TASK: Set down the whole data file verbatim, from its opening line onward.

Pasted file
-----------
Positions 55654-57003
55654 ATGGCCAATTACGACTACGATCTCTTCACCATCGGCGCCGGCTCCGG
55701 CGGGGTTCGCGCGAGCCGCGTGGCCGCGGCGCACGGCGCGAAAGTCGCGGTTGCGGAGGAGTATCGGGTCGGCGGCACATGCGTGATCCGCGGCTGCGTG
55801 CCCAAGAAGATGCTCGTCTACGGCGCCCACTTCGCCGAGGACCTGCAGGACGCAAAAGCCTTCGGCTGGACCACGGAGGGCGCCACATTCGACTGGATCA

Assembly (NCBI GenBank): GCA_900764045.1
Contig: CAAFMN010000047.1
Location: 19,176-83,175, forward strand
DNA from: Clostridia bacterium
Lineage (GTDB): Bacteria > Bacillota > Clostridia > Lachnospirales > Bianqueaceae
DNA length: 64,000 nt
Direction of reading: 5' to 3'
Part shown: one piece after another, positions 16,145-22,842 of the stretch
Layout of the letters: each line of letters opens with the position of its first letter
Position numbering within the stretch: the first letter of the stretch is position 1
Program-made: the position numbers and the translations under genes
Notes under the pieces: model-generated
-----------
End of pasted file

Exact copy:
Positions 55654-57003
55654 ATGGCCAATTACGACTACGATCTCTTCACCATCGGCGCCGGCTCCGG
55701 CGGGGTTCGCGCGAGCCGCGTGGCCGCGGCGCACGGCGCGAAAGTCGCGGTTGCGGAGGAGTATCGGGTCGGCGGCACATGCGTGATCCGCGGCTGCGTG
55801 CCCAAGAAGATGCTCGTCTACGGCGCCCACTTCGCCGAGGACCTGCAGGACGCAAAAGCCTTCGGCTGGACCACGGAGGGCGCCACATTCGACTGGATCA

Assembly (NCBI GenBank): GCA_900764045.1
Contig: CAAFMN010000047.1
Location: 19,176-83,175, forward strand
DNA from: Clostridia bacterium
Lineage (GTDB): Bacteria > Bacillota > Clostridia > Lachnospirales > Bianqueaceae
DNA length: 64,000 nt
Direction of reading: 5' to 3'
Part shown: one piece after another, positions 16,145-22,842 of the stretch
Layout of the letters: each line of letters opens with the position of its first letter
Position numbering within the stretch: the first letter of the stretch is position 1
Program-made: the position numbers and the translations under genes
Notes under the pieces: model-generated